Don’t forget to grab your chance at winning the whole Harry Potter Series in my giveaway


Filed under Fantasy, Fiction review, YA

It’s Harry Potter Week on Lucybird’s Book Blog


Yes that’s right, in commemoration of the release of the final Harry Potter film and the end of an era this week is going to be Harry Potter Week here  at Lucybird’s Book Blog.

I’ll be posting a Harry Potter related post everyday this week, starting off with a review of the film later today. Plus keep tuned tomorrow for my Harry Potter Giveaway.

Plus everyday I’m going to be posting links to Harry Potter reviews on other blogs, so if you would like your blog to be featured please link me to your post.

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eeek excitement POTTERMORE!


Wow this is much much excitement! See I can’t even use words properly!

From the video I am most excited about the extra snippets J.K talks about, anything new always drives me crazy and I still want to know MORE!

It sounds kind of like an online community too, I love forums so am happy in that respect but wonder how much it will actually give us that a ‘normal’ forum doesn’t? And how awesome would it be to be one of the people to be let in early?

There is more information on The Leaky Cauldron

  • You will be like another character, getting sorted and even getting a wand from one of 33,000 combinations!
  • There will be lots of information on McGonnagal’s backstory (which could well be interesting)
  • You will get exclusive information about your house (unless you are sorted into Gryffindor)
  • Will not included the encyclopaedia, this will be a paper book, if it ever happens (WHAT it might not happen…I was hoping for it for so long though!)

Can’t wait for 31st July to try and get in early!



Filed under Musings, News

Harry Potter Read-A-Long


I had been thinking about re-reading the Harry Potter books and I saw that one of my favourite blogs Giraffe Days is hosting a read-a-long so it’s the perfect opportunity. It’s pretty easy going, a book a month starting this month.

I’ve been thinking about Harry a lot recently. Even though I don’t really rate the films the last one coming out this summer means that I feel a little like it’s the end of an era. It’s not the same as the release of the last book, but there’s a certain sadness and I want to connect with that world again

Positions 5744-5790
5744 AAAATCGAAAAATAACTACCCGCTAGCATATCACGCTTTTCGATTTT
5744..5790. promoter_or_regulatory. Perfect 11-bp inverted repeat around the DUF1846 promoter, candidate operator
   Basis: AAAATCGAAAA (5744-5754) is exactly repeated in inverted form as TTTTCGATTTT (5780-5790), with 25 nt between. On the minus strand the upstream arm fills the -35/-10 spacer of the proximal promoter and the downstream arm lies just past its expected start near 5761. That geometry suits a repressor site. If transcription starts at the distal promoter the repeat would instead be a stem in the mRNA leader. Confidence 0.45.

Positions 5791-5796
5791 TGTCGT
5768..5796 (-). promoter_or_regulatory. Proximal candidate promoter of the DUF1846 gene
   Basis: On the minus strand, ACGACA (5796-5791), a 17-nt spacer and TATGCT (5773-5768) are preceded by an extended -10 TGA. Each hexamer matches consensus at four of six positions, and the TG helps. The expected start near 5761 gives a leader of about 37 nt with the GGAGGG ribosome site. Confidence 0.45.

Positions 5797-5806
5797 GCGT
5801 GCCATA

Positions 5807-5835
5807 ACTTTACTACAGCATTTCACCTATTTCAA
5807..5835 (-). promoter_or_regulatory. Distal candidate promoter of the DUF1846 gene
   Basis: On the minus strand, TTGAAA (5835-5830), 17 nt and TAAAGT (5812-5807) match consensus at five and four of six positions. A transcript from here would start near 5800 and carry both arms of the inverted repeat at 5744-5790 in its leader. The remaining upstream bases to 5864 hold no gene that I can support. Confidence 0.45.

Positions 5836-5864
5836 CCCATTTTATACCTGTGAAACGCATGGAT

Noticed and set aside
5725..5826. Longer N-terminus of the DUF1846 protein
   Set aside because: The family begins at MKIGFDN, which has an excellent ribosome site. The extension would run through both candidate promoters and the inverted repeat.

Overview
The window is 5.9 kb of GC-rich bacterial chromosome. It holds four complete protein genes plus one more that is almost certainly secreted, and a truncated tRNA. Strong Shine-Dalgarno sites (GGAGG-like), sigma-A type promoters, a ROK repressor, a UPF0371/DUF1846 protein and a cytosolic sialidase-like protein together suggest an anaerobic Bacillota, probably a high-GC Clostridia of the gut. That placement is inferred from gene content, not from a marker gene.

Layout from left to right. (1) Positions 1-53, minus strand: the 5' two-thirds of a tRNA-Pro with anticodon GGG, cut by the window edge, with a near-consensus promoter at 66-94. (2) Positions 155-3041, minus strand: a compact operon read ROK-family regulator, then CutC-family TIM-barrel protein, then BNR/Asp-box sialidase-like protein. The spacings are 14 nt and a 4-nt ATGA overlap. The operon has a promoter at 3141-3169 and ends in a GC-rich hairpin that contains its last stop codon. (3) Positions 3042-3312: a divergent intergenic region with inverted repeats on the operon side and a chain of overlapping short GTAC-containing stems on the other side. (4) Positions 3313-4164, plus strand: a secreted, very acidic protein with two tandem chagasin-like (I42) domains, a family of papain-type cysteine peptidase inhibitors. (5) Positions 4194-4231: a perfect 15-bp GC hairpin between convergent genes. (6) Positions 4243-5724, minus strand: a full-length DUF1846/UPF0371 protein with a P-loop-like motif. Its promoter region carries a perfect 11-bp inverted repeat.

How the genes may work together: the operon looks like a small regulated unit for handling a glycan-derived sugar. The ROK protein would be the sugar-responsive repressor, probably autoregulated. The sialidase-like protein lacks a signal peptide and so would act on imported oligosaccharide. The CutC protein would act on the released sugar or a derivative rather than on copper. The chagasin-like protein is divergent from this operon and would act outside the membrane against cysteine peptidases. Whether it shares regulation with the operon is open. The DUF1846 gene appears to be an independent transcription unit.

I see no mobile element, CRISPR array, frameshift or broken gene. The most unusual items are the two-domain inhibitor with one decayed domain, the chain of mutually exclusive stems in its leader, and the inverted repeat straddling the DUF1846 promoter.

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Film of the book: Harry Potter and the Deathly Hallows (part 1)

This review contains spoilers for the Harry Potter books and films.

I’ve been really books excited about this film. It’s strange because I don’t usually really like the Harry Potter films. I love the books so much that I am disappointed by the films. I hate it when they miss anything out, or change anything. The dementors have always been a real irritation for me, they are so different in the films, dementors don’t fly! Unfortunately they still annoyed me in this film, not only by flying but also because they seemed to be able to administer the kis by just being there, but hey it’s minor really isn’t it? They’re not such a big thing in this film as in Prisoner of Azkaban so I could leave it alone really.

I did actually like this film quite a lot, certainly better than the other films so far. I wasn’t sure how they would keep it going as a lot of the time the trio were basically just camping. I think it was done quite well. They kept in important parts but still managed to show the progression of time. There were a few points I was really impressed by. I think Hermione wiping her parents memories was done really well, you could really see her sadness and her determination, it seemed more like an aside in the book. I really liked Dobby, he was like the best bit of the film, so awesome.

I do think the person sitting next to me knew Harry Potter just from the films. I thought it was quite coherent but she kept asking her friend questions, so I think again knowing the book is advantageous to seeing the film. I suppose it’s a good thing in a way because it may encourage people to read the books too, and I always advocate that.

There were a few little things that got to me. I wished the memorial to the Potter’s was still there, it was a really moving part of the book, made me cry a little. I had really liked Potterwatch in the book and was sad to see that cut, maybe it’s not an important thing but it was really the trio’s link to the rest of the wizarding world. Also the taboo put on Voldemort’s name wasn’t mentioned which I think could be kind of important. I find it easier now to accept changes, and I try not to look for them, but I can’t help but notice. I think the changes in this were pretty minor but they still bother me a little.

Overall this I think has been the best film so far, but not a patch on the book.


Filed under Film review

Book Blogger Hop

Again I’m taking part in the Book Blogger Hop, which is a great event taking place every week that helps book blogggers to find one another. To have a look just click the picture. If you’re here from over there welcome! I hope you enjoy looking around, feel free to comment anywhere and pop in to say hi here- I promise to visit your blog in return.

As usual I will be posting my best finds on Monday.

Over the last couple of weeks Jennifer has been asking questions so we can get to know each other better this week she’s asking about our favourite authors and why they are our favourites.

I have a few favourites. JK Rowling because I just love the Harry Potter books, they completely take you into a different world- it’s escapism, and it’s what really brought me to the online world (for more see my me and books section). Jasper Fforde because his books are so clever, there are all types of references that readers like us will appreciate, plus his books are funny and exciting. Sebastian Fawkes because he can really take you into another time and get inside another person’s head. Birdsong remains one of my favourite historical fiction books even though I read it when I was back in school, and Engleby actually made me like a potential murderer. Haruki Murakami, because his writing is so beautiful that it’s almost poetic and his stories are like nothing I’ve ever read before.